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Fire Me Up by Katie MacAlister

Genre: Light/Comedic Urban Fantasy
Series: Aisling Grey, Guardian, Book 2
Formats: Mass Market Paperback, Kindle

Fire Me Up (Aisling Grey, Guardian, Book 2)3 Stars
Aisling's Made Some Progress, But There's Miles To Go

After finishing the first in Katie MacAlister's Aisling Grey, Guardian series, You Slay Me, my biggest complaint was the heroine/bumbling nitwit Aisling herself. I thought You Slay Me was technically sound, with a fast-paced...though chaotic at times...plot that delved into a world that had some really nice glimmers of originality and a whole heck of a lot of laughs. I was counting on those aspects to pull me through my lip-curling distaste of Aisling during the second installment of the series in the hopes that I could stick it out until Aisling started to grow up and wake up a bit.

Right up until the last chapter or two of Fire Me Up, book two in the series, I was intensely satisfied that they did just that. I was truly enjoying it, and was quite happy bopping along with Aisling and the lovable Jim, the mysterious Rene, the sizzling Drake, and a few other new and not-so-new faces. I thought the plot was a bit less frazzled than in the first book and the laughs were still there. Sure, I wasn't thrilled with Aisling, she was still way too immature, unrealistic, naive, and frustrating, but she was far more palatable a character than she was in the first book, and actually had shown some growth and brief flashes of maturity.

Then...much like Aisling's life every time you turn around...it sorta went to Abaddon in a hand cart. I'm not going to explain exactly what she did or said that turned me off so much, but I will say this - I sincerely hope the character learns the difference between being betrayed by someone and allowing a lack of clarification to be misleading. And if, by some miracle, she does grasp that concept, perhaps she could also learn just how contemptible it is to be such a bloody hypocrite and turn around and betray her own very clearly sworn oath moments later.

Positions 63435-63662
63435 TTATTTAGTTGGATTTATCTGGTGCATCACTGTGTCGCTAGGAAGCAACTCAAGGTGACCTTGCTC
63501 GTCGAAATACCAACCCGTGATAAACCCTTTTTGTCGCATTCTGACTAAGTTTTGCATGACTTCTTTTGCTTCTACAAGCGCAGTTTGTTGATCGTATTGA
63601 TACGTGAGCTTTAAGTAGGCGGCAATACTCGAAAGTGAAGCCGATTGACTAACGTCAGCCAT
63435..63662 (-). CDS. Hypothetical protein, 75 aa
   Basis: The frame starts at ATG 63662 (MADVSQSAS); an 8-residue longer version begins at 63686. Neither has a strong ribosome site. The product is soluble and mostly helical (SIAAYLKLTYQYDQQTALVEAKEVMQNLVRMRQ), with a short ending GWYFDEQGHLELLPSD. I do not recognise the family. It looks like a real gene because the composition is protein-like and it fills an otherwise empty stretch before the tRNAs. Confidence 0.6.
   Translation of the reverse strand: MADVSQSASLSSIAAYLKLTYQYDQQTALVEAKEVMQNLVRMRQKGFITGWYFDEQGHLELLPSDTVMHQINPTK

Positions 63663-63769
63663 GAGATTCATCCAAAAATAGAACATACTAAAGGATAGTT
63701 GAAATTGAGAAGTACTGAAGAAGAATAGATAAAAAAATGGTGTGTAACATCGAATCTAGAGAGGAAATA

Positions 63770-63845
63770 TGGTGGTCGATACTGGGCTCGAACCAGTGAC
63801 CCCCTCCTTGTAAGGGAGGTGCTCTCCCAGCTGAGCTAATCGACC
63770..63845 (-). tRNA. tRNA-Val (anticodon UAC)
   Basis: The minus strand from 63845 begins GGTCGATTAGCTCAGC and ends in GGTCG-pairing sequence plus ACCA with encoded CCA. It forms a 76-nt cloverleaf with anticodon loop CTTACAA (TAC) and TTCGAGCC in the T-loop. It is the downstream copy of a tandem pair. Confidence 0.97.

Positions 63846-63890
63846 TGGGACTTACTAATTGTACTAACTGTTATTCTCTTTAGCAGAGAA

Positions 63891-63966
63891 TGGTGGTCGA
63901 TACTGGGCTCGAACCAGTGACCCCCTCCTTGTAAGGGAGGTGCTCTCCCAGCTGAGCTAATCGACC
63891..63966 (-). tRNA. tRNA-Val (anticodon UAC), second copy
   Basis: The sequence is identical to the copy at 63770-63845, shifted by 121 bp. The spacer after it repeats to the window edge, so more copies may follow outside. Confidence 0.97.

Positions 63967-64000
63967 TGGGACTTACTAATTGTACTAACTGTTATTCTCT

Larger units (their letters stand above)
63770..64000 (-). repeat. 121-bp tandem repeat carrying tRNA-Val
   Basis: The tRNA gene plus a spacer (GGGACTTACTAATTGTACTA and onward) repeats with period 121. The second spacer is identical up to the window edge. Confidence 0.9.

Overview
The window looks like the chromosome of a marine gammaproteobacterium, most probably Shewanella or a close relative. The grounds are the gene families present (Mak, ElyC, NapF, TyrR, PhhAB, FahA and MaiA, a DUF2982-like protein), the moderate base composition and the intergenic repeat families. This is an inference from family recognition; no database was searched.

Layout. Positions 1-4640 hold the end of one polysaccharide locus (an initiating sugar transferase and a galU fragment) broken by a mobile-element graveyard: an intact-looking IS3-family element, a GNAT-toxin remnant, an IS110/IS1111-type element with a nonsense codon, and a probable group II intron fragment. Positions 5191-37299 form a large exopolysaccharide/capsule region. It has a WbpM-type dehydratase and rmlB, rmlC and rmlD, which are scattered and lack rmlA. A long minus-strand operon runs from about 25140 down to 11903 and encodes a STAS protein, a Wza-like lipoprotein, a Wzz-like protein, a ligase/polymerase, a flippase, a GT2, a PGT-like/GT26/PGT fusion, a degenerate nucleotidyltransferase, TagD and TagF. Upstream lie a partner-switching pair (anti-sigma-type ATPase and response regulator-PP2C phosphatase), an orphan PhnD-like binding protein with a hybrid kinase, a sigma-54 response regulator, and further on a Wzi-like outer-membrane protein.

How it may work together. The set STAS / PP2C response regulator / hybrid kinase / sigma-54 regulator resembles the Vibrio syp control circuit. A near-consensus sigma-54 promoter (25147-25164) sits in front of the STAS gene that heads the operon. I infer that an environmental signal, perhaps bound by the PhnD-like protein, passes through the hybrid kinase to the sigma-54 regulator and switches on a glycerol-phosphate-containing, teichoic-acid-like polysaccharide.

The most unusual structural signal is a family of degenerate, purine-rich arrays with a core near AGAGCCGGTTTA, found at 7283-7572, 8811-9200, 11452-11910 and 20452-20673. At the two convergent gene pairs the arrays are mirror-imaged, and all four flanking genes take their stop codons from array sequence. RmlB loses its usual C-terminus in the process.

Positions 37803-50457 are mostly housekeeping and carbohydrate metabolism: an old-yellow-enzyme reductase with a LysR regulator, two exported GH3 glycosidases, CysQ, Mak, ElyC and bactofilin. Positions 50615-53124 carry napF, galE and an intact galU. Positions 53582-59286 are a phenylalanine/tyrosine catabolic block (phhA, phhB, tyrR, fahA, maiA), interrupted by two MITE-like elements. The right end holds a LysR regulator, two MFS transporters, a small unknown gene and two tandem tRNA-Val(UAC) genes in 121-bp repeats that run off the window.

I'm sorry - I know there are people who absolutely love Aisling and think she's fantastic. And maybe I'll be one of them eventually. I'm not now. I think she's an utterly self-absorbed and whiny child whose behavior - when viewed against the backdrop of Drake's careful political maneuverings to keep his entire species from war - seems pitifully shallow and grotesque in its gauche lack of maturity. I have absolutely no clue what Drake sees in her, actually, and that's seriously damaging any of the romance aspects of the plot. In fact - I'm not seeing any romance. I'm seeing some hot scenes with two characters that connect on an elemental level...not an emotional one. Drake's not without his own flaws, either. He's stubbornly reticent on the subject of his feelings for...well...everything. Including his mate. That makes him seem unsympathetic, inflexible, and domineering. Not really seeing a love match there. And if I didn't dislike Aisling so much right now, that might bother me a lot more than it does. I can only hope she grows up and becomes worthy of her dragon mate, because honestly, if I were a dragon, I'd have eaten her by now.

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Ratings Guide

Here is a rundown of what the star ratings mean to me! It's not a perfect system, so you may see me add in a .5 star here and there if my impression of the book falls somewhere between these:

5 Stars - Loved it
4 Stars - Liked it
3 Stars - It's okay
2 Stars - Didn't like it
1 Star - Hated it

2014 Challenge

2014 Reading Challenge

2014 Reading Challenge
Tracy has read 22 books toward her goal of 175 books.
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Tracy's bookshelf: read

Zero at the BoneHead Over HeelsLord of the WolfynIn Total SurrenderA Win-Win PropositionNorth of Need

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